Mary Jekyll has led a sheltered life, even for a woman in the late 1800's. Her father, Dr. Henry Jekyll, died over a decade ago, leaving his wealth mysteriously inaccessible to his family. Although appearances were maintained, the truth behind the facade is that Mary was forced to sell almost everything of value over the years in order to retain a few key members of the household staff and hire a nurse to help care for her mentally-ill mother. After her mother's death, Mary realizes she is quickly running out of funds. She begins to investigate her mother's legal papers in the hope of discovering a way to provide for herself and her faithful housekeeper. Mary is astounded to learn her mother had a secret bank account with a monthly withdrawal earmarked "for the care and keeping of Hyde". Could this be a reference to the notorious Mr. Hyde who is still wanted for the brutal murder of an elderly gentleman? And if that is the case, would the authorities still offer a reward for his whereabouts even though the crime was committed so long ago? Mary visits the famous detective Sherlock Holmes for advice, hoping this information might lead to some financial security. Instead, Mary finds that nothing in her mundane life is quite what it seems. The cast of characters spring from some of literature's most well-known horror stories. The Strange Case of the Alchemist's Daughter features not only Dr. Jekyll's daughter, but also the daughters of doctors Frankenstein, Moreau, and Rappaccini. Each character is well-formed and has her own unique voice. Although introducing the offspring of iconic fictional figures is nothing new, author Theodora Goss offers an original plot and an engrossing mystery that keeps the story appealing and fresh. Another unique feature of the book is an intriguing story within the story. The daughters are reading a written account of their exploits, much like Dr. Watson's documentation of Sherlock Holmes' adventures. Each chapter features conversations between the women, commenting on the authenticity of the writer's interpretations, giving more accurate and often amusing insights into their personalities. This commentary allows each of the daughters' fascinating backstories to blend seamlessly into the action. For instance, through this plot device it becomes obvious that the insults directed at the incorrigible Diana Hyde actually come from a place of love and indulgence. Goss does an expert job of clearly exposing who the real monsters are, as well as exploring the idea that the bonds forged from friendship can be the strongest of all. Other strong themes included are those of sisterhood, loyalty and feminism. Goss left a few mysteries unsolved, and hopefully they will be addressed in her next book. Overall, her formula of monsters, mystery, and the macabre is highly entertaining and I definitely recommend The Strange Case of the Alchemist's Daughter.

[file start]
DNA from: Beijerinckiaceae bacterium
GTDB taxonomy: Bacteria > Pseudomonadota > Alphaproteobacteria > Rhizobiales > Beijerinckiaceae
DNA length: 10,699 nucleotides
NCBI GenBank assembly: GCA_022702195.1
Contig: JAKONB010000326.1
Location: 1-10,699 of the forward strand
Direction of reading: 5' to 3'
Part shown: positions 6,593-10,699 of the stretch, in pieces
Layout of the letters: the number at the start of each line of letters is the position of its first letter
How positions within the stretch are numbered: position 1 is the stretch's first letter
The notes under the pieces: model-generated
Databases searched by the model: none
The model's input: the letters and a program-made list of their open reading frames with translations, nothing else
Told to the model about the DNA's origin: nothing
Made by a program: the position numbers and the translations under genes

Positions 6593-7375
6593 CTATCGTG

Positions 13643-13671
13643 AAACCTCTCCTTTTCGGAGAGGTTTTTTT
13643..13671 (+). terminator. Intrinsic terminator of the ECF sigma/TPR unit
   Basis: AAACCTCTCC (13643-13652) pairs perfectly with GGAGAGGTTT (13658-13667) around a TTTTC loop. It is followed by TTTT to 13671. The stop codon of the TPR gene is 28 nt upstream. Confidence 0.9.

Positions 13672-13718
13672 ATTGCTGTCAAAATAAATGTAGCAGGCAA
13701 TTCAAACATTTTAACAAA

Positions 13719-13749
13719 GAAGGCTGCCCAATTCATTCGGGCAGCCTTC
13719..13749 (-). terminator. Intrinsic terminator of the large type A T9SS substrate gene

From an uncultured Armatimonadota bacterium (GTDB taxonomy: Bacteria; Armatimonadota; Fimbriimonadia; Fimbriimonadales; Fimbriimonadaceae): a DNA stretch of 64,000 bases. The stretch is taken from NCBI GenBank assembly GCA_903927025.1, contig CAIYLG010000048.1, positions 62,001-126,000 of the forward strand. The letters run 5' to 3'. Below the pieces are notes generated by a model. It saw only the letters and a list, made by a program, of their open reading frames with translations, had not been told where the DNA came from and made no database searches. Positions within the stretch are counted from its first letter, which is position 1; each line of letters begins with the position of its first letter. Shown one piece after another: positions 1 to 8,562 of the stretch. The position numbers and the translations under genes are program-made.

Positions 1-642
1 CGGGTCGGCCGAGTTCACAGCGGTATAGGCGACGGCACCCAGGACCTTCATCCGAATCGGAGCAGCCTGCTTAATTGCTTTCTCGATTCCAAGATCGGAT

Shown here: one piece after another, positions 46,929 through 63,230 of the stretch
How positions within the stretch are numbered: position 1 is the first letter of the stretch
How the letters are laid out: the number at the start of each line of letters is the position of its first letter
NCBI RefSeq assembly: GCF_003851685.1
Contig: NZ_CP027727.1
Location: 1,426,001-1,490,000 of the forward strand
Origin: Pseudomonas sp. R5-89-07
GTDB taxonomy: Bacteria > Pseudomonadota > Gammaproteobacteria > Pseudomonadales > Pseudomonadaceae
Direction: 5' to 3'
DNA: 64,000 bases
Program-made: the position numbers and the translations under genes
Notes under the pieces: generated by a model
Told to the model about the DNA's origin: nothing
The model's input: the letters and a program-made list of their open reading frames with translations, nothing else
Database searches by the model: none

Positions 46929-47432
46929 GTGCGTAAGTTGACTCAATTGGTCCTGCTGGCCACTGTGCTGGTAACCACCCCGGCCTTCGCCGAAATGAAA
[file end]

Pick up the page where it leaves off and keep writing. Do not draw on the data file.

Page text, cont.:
Reading_With_Cupcakes More than 1 year ago